On the other side were likely Republican presidential hopefuls Chris Christie and Rand Paul. Both said parents should have more choice in whether to their kids get vaccinated. Paul took it further, citing “many tragic cases of walking, talking, normal children who wound up with profound mental disorders after vaccines.”
The divide seemed clear. But wait. Was it? Or had Obama, while campaigning in 2008, actually said something different? That’s at least how Vox called it on Tuesday afternoon. Its headline: “Obama supports vaccines now — but pandered to anti-vaxxers in 2008.”
“It turns out Christie isn’t the only one who has questioned the validity of vaccines,” reporter Sarah Kliff said. “Both President Obama and Sen. John McCain (R-AZ) did so during their presidential runs in 2008.”
She then quoted Obama, drawing from a 2008 Washington Post Fact Checker column by Michael Dobbs. “We’ve seen just a skyrocketing autism rate,” Dobbs quoted Obama saying. “Some people are suspicious that it’s connected to the vaccines. This person included. The science right now is inconclusive, but we have to research it.” The quotes then leaped to Politico, Reason, and NewsBusters, all of which dinged Obama for agreeing with the vaccine skeptics.
But this story wasn’t so clear cut.
Kliff linked to and quoted from Dobbs’s column. But it’s unclear whether she read the whole thing. Dobbs’s story was updated the same day he published it, adding video from the Obama speech itself. It showed that Obama wasn’t talking about himself when he said “this person,” as Vox implied. He was talking about a member of the audience, as he indicated by pointing to someone out of camera range when he said “this person.”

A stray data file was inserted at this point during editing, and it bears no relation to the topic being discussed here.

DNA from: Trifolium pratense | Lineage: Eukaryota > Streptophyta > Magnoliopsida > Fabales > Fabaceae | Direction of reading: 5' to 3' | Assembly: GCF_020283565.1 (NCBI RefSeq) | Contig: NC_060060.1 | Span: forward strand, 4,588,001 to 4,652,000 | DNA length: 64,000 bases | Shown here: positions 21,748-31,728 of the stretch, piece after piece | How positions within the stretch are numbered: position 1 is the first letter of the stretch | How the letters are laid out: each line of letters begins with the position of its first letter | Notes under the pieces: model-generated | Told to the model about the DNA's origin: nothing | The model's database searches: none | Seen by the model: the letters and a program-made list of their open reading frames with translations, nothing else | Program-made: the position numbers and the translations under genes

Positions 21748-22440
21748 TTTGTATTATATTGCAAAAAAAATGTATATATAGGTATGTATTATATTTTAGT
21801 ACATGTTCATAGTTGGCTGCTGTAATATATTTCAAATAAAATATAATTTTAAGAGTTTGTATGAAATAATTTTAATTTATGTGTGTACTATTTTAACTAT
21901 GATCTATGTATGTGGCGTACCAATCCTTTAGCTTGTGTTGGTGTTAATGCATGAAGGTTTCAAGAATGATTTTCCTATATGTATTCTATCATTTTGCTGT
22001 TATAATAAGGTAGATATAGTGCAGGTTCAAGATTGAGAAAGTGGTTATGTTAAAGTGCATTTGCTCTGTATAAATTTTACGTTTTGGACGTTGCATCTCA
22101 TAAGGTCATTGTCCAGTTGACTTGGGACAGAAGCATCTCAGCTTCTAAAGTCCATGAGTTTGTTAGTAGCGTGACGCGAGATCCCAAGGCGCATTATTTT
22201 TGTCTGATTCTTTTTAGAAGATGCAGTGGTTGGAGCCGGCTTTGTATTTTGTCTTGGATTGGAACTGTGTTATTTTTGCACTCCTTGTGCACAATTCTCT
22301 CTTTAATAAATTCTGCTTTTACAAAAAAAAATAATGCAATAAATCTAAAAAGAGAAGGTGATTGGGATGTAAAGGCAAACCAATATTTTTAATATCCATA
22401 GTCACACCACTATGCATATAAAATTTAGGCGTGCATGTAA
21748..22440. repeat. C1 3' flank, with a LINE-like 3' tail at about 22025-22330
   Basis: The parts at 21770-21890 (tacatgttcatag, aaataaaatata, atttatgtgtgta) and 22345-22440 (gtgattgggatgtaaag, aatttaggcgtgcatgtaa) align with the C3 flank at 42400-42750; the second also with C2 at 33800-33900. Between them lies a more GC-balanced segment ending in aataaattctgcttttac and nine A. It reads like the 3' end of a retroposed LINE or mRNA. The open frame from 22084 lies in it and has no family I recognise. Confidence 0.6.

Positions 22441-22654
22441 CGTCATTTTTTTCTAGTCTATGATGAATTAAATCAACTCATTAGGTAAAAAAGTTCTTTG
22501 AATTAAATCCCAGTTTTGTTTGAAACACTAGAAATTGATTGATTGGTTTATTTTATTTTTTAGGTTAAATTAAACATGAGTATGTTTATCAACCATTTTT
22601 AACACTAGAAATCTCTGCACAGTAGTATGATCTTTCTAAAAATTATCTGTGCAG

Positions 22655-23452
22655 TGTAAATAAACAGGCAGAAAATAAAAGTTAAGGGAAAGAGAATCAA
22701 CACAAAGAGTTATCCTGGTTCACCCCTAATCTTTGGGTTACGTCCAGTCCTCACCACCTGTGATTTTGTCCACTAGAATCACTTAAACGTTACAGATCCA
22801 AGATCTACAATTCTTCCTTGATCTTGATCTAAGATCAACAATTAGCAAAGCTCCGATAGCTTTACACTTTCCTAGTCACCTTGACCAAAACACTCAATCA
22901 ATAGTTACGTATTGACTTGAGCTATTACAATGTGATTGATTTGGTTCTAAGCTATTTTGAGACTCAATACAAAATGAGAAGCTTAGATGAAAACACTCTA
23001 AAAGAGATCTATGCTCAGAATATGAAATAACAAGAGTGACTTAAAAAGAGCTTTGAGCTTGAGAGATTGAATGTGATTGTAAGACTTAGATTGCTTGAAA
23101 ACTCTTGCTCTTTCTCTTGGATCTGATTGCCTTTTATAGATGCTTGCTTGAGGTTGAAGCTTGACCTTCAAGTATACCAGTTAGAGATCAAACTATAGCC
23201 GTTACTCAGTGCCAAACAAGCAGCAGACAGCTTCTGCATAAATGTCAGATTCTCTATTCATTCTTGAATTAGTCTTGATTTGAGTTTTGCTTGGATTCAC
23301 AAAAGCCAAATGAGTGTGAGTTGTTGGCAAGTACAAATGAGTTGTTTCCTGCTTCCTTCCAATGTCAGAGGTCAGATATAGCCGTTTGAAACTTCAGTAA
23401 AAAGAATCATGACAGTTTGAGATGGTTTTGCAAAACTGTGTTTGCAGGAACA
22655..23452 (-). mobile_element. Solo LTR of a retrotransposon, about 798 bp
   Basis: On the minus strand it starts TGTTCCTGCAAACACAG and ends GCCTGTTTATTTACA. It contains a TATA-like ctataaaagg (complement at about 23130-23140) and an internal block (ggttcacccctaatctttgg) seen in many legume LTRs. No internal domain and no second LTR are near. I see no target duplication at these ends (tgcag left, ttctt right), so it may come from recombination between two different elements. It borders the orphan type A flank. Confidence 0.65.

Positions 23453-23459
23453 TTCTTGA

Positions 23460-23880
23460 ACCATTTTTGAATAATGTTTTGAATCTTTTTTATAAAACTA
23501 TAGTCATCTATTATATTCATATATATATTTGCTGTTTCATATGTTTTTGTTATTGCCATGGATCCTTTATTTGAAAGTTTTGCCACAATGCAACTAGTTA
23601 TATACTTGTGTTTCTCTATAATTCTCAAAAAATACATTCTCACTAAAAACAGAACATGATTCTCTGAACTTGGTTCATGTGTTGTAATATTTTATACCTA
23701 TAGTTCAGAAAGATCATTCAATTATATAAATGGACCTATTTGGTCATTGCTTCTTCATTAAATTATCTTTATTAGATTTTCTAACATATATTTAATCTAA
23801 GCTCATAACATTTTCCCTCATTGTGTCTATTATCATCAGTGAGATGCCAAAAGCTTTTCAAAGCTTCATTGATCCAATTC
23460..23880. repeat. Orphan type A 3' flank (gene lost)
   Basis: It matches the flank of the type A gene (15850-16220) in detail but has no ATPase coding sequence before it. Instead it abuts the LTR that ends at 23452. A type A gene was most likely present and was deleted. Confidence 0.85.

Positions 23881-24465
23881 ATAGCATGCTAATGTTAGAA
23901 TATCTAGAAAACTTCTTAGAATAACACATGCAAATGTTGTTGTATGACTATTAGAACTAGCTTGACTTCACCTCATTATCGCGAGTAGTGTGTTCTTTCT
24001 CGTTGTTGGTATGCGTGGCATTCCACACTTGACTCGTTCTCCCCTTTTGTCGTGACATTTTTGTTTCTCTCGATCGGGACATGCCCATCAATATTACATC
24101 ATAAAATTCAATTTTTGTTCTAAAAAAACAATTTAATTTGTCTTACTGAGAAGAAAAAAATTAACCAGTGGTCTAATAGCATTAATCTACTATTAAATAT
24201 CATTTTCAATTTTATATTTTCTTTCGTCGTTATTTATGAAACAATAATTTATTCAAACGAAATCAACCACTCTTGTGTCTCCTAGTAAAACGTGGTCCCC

Then Obama elaborated in comments that were lopped off in Monday’s articles. “The science right now is inconclusive, but we have to research it,” he said. “Part of the reason I think it’s very important to research it is those vaccines are also preventing huge numbers of deaths among children and preventing debilitating illnesses like polio. And so we can’t afford to junk our vaccine system. We’ve got to figure out why it is that this is happening so that we are starting to see a more normal, what was a normal, rate of autism.”
From those comments, it’s too close to call whether Obama was referring to the purported link between autism and vaccines when describing the “inconclusive” science — or the autism rate itself, as Los Angeles Times writer Michael Hiltzik claimed. (And just to be clear, at that time almost all of the research showed no link between autism and vaccines. But that famed Lancet paper, which had first floated the possibility, was still circulating. It was fully retracted, following an earlier partial retraction, in 2010 — two years after Obama made those remarks.)
Kliff, for her part, updated her story after The Post’s Glenn Kessler wrote to her on Twitter. But she has neither amended the headline, nor added in the body of the article that Obama was talking about someone else when he said “this person.”